This album's all me. I recorded it, I played drums, bass, guitar, sang—everything is me. Sam plays drums on one track, but, other than that, it's my vision. It was a very, very cool process. Some songs came about literally just as I was watching tv, sitting on the couch, watching the Kardashians or some shit, and I pick up my guitar and go to the computer and just let the momentum take me to the finishing of the song. Awesome, you know. Each of the ten tracks is just inspiration seen through from beginning to end.

And what was that vision?
The songs are mostly about love, I suppose—one muse in particular that really struck a chord in me the past year, almost every song is about him. It's a lot more personal, even down to the vibe of recording because I wasn't in a studio surrounded by people I don't know that well—I was in my bedroom up til four in the morning laying down vocals all by myself. The recording is obviously only going to capture what's there, and if that's someone themselves deeply embedded in the belly of inspiration and that moment…that's what it felt like it captured. Just really dark and honest.

I think it sounds a lot more like the kind of album a songwriter would make than the kind of album a band would make. The last album I wanted to sound like a rock band and, with the help of Sam Henry and Howard Gee, we translated all my songs to the rock format—heavy drums, heavy bass, heavy guitar. I mixed this new one by myself, and I didn't have to accommodate a drummer or a bass player saying more drums or more bass. I had people that I would send these demos out to and the most common criticism was: 'turn the vocals up!'

My voice is kinda high and sweet. It's nice that I don't have a rock band to try and be heard over. I don't have a rock voice. I'm not a growly, yelly sort of singer. I sing in my high voice a lot which doesn't project to be heard over a loud rhythm section. For a long time, I was afraid to play beautiful songs because you get a lot of rock shows where we were opening for Dead Moon or Hell's Belles where you have to deliver the fucking R A W K, and, if you don't, people aren't going to like it From a songwriting point of view, that's kinda frustrating because there was only this small window of my repertoire that I brought to the band. Now, I have a small rotating community of players that I recruit for shows as I need to. The CD release show's going to be half solo, and half with Michael Carothers and Sam Henry.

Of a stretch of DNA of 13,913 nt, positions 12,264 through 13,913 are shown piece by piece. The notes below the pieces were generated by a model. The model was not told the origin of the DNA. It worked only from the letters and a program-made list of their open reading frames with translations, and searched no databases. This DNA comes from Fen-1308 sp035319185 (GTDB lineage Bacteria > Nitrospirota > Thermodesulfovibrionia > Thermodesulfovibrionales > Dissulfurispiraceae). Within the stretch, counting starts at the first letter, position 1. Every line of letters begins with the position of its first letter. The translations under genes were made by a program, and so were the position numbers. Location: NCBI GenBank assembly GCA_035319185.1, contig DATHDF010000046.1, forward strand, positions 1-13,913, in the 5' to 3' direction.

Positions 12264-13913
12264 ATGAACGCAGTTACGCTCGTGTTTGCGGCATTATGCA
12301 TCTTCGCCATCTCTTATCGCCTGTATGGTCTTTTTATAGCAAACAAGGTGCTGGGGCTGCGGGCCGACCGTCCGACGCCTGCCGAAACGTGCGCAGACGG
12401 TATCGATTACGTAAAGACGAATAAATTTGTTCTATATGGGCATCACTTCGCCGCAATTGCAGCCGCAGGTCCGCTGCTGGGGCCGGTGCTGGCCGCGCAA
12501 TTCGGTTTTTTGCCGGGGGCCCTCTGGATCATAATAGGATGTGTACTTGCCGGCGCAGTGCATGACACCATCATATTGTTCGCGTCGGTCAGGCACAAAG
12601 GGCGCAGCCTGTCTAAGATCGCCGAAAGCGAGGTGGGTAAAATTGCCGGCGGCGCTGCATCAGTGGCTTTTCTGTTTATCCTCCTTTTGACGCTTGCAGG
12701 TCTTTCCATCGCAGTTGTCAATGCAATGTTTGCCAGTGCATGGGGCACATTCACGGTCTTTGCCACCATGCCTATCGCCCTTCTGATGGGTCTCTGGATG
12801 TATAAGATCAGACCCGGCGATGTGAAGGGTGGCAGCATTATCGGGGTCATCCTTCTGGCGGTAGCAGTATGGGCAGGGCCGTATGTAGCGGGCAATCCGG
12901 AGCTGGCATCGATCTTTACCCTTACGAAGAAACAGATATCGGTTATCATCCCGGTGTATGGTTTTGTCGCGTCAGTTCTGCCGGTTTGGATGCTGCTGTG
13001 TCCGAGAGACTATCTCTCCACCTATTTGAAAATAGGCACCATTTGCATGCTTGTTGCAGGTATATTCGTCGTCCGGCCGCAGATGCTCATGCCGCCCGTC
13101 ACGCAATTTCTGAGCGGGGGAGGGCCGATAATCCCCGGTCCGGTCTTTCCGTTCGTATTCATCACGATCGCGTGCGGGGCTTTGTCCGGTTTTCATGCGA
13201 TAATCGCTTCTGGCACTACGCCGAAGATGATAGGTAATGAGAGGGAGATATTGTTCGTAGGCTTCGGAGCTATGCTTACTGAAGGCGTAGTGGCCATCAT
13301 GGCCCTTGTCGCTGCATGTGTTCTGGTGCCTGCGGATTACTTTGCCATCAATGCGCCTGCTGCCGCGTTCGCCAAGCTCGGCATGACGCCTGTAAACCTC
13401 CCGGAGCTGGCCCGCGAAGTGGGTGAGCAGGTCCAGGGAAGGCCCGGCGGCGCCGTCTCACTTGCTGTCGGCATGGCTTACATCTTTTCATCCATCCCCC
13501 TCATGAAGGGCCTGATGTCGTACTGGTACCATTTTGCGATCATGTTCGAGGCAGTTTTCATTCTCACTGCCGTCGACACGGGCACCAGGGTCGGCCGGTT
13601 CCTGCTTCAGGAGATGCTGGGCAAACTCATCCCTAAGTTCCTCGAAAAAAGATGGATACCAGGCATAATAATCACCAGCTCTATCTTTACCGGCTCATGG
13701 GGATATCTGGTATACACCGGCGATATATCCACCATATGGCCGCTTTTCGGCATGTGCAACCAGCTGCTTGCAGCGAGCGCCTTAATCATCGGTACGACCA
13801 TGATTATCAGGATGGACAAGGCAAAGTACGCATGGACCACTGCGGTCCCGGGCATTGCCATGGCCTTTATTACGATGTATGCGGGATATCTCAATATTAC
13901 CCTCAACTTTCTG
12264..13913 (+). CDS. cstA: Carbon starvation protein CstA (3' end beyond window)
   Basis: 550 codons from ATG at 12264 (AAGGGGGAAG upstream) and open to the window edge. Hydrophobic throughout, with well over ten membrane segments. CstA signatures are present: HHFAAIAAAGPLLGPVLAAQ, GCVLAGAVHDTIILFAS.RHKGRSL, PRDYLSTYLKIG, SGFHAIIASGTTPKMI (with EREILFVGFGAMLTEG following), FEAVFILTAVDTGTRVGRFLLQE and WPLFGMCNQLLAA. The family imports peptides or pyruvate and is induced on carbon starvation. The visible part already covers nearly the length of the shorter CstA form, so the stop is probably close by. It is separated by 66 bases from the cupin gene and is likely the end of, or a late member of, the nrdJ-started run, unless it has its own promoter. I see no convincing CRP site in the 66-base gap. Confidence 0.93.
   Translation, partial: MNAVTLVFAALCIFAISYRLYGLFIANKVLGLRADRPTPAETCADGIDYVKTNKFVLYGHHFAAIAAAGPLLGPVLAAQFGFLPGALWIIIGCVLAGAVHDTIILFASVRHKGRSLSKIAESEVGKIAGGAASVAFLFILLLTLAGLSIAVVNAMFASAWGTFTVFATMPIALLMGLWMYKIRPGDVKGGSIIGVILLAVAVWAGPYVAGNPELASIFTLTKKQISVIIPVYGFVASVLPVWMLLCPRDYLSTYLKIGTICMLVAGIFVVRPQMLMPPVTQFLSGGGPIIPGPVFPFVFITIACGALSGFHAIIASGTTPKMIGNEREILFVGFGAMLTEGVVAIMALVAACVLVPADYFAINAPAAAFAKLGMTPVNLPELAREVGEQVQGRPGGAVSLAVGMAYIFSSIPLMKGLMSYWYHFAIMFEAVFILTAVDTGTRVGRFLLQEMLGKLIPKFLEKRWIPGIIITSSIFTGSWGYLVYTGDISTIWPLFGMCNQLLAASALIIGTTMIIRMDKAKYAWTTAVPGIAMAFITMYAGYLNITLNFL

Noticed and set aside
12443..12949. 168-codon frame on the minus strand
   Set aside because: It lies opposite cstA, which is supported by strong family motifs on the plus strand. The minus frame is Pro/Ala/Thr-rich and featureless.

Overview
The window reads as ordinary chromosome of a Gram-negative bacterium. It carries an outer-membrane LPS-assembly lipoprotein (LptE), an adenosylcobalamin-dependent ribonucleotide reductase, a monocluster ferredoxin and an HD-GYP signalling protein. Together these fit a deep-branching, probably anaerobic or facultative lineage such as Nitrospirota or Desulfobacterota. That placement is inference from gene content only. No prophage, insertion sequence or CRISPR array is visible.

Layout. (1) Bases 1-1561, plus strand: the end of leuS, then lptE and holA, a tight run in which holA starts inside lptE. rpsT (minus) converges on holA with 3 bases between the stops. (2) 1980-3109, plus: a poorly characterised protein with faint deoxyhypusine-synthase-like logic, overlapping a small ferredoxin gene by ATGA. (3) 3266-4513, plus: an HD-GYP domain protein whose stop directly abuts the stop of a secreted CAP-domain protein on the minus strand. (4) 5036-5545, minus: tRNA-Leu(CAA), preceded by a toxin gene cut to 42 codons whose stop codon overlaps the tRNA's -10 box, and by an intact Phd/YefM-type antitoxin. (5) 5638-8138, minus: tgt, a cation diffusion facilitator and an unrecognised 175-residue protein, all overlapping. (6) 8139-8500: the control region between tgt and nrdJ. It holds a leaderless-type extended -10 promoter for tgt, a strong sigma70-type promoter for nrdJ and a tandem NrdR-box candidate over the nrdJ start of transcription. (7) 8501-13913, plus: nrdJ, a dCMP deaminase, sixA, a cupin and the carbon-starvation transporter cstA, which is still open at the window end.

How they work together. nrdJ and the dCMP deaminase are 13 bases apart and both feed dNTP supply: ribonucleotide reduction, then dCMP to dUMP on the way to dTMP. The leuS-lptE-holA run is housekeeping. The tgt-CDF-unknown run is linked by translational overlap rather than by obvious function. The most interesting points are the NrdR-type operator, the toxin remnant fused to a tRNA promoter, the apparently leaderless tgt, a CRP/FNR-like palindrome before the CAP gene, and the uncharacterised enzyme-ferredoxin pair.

We're actually playing for 2,000 teenage girls at the convention center. It's for an organization called Girls Incorporated. It's just this weird thing. I contributed a track to the Deep Roots project this year. It's a non-profit, this is their tenth or eleventh year, and they've had so many musicians—Stephanie Schneiderman, Lewi Longmire, Richmond Fontaine, all sorts of people. They team with the high schools or organizations like Girls Inc., get kids to write lyrics, they hook them up with local musicians who write the music, and they're doing the release as part of an annual summit—I was told there's going to be 1,500 to 2,000 screaming girls. I'm going to pretend I'm Frank Sinatra. Should be fun.

How were the lyrics?
It was a little hard to connect with them because I'm always coming from this place of darkness and tragedy and her lyrics were actually really inspirational—it took me fucking forever to get into that happy mindset…I ended up sounding like Avril Lavigne.

Did it make you happy? Temporarily?
I don't think it's possible. Not for this jaded songwriter, anyways.

Morgan Grace CD Release @ Doug fir, Sunday, June 1, with Oh Darling, London and the Look.

Links:
Morgan Grace
GraceSpace

Photo by Brian Lee.